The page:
For example, in a Year 5 class, as pupils studied the poem 'The Highwayman', the teaching assistant ensured that pupils considered the differences in lifestyle from the time of the poem to modern day. We also saw teachers and teaching assistants effectively developing pupils' phonics and spelling skills. Relationships between staff and pupils were strong as they laughed together, making learning fun.

Teachers made links with previous lessons so that learning made sense for pupils. However, just occasionally, learning in other classes was not as effective because teachers did not make best use of resources to promote pupils' understanding, or pupils were using incorrect mathematical information, which had gone unnoticed by the teacher. ? In the Reception class, teachers were making effective use of the recently improved outdoor area to promote children's learning.

Children accessed a wide range of activities designed to develop their movement and dexterity, imagination, social skills or problem-solving skills. Teachers and teaching assistants promoted learning well through gentle encouragement and appropriate questions to develop children's knowledge and understanding. ? Leaders ensure that, as children move from the Reception class to Year 1, they have opportunities to familiarise themselves with their new classroom and facilities, and to get to know the staff.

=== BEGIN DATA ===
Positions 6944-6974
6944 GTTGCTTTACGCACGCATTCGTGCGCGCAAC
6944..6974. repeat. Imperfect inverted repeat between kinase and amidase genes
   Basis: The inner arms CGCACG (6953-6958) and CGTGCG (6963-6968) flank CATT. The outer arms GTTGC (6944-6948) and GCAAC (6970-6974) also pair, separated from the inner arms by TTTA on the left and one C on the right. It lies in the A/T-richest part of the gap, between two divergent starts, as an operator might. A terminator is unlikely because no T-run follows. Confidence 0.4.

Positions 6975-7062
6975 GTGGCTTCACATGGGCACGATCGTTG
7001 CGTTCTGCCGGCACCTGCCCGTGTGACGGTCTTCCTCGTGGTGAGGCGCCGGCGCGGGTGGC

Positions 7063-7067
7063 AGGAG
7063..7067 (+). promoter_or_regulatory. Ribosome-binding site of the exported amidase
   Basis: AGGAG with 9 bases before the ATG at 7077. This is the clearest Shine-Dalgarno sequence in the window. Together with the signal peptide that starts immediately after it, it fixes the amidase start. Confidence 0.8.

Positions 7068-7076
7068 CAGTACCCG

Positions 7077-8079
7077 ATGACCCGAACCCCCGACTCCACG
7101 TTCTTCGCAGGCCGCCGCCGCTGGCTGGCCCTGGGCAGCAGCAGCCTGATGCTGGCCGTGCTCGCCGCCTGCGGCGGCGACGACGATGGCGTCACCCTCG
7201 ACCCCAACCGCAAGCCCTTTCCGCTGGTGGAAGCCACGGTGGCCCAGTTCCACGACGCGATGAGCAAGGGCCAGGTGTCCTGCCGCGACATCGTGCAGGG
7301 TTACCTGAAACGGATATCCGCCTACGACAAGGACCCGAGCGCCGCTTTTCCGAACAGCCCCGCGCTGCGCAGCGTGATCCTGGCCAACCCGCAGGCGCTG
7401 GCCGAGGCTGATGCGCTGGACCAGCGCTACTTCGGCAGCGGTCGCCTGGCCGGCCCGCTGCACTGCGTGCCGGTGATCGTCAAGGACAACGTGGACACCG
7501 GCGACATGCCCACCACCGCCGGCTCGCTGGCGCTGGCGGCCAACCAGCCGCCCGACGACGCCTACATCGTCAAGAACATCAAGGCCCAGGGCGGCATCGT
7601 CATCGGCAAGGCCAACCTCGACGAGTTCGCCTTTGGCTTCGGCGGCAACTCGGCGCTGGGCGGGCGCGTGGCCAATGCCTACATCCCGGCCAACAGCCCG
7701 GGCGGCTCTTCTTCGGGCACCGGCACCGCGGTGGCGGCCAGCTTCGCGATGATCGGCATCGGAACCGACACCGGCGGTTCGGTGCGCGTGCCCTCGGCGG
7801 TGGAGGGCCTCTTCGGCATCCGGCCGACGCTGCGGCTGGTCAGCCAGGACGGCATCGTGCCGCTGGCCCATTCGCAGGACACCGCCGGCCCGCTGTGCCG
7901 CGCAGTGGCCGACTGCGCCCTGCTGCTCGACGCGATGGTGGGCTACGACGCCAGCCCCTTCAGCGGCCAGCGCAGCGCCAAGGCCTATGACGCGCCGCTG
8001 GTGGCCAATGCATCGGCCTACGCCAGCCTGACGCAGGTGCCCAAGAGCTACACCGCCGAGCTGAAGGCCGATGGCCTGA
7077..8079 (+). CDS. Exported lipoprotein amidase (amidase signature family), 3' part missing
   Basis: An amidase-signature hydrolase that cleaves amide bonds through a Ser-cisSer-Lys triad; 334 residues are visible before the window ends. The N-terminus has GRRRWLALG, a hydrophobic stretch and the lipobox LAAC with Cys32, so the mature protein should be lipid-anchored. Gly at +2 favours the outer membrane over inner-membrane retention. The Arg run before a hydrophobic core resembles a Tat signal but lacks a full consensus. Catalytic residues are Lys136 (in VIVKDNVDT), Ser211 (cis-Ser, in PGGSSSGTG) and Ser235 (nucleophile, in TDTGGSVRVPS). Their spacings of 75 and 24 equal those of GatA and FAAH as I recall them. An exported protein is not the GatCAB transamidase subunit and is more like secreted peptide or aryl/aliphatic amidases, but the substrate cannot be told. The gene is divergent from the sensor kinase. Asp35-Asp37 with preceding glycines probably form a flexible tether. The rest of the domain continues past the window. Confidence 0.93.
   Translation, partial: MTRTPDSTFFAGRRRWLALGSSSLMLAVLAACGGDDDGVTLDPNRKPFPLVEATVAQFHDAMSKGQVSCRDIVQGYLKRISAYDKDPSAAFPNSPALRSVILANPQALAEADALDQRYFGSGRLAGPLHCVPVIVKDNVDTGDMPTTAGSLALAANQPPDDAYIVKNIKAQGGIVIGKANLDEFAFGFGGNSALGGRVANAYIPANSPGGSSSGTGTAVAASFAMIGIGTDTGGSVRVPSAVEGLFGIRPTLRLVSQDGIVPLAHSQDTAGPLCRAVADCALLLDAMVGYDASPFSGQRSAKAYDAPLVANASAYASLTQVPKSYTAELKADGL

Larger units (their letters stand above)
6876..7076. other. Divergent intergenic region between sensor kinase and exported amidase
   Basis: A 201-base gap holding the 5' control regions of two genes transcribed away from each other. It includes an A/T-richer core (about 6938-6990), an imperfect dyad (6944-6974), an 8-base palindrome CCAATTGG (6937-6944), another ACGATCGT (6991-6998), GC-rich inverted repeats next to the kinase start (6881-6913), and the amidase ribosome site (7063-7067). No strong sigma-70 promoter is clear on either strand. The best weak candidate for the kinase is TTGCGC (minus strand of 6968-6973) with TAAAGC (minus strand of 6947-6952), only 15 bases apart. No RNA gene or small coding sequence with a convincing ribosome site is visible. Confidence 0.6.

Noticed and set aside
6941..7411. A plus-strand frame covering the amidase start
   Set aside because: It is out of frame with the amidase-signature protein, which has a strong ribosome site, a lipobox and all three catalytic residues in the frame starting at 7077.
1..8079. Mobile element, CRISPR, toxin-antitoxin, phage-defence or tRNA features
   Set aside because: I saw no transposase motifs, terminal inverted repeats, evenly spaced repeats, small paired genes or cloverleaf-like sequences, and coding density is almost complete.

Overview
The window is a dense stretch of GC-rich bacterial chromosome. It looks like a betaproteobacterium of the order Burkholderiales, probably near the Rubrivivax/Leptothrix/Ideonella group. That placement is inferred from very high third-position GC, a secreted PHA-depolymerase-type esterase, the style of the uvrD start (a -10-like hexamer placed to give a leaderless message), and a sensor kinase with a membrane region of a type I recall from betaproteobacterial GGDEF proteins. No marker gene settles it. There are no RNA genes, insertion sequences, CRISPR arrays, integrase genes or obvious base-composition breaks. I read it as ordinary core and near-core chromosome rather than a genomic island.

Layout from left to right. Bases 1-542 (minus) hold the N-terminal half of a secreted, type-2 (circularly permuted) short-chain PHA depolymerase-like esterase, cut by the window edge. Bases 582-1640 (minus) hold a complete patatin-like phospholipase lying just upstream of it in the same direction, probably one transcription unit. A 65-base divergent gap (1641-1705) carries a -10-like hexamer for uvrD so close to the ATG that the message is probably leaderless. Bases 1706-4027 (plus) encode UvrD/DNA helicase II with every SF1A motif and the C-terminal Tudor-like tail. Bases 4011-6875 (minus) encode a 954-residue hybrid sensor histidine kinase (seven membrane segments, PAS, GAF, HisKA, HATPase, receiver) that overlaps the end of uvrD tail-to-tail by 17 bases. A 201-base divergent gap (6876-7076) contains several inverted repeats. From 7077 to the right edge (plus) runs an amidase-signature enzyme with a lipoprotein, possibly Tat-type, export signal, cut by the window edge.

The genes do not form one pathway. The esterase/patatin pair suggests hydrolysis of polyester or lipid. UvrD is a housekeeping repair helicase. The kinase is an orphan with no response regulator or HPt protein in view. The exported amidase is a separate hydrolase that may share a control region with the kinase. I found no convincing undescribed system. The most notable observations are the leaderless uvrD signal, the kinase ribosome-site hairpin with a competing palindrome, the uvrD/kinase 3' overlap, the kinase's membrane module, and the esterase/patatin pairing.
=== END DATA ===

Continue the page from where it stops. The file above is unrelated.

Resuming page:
Teachers hold meetings for parents so they know what to expect as their child moves into the new key stage. Teachers pass on important information about each child to their new teacher. However, observations and discussions with you during the inspection indicate that there is scope for the transition to be further improved so that learning and progress for pupils is maximised.

• Pupils' books and school assessment information show that pupils, including the most able disadvantaged pupils and those who have special educational needs and/or disabilities, make good progress from their different starting points. Pupils' books show that by the time they reach Year 5 they are writing imaginative and extended sentences. For example, one pupil had written, 'As the highwayman rode into the small inn-yard with his hand resting on the hilt of his sword, he viewed the dark corners of danger'.

Pupils' mathematics books showed a similar picture of good progress. ? Pupils enjoy taking responsibility around school. Year 5 pupils help Reception children at lunchtime or take responsibility for sorting letters and taking registers to class.

They told me that they enjoy helping the staff, and the responsibility teaches them to be organised. Pupils behave well. At playtimes, pupils play running games or chat together.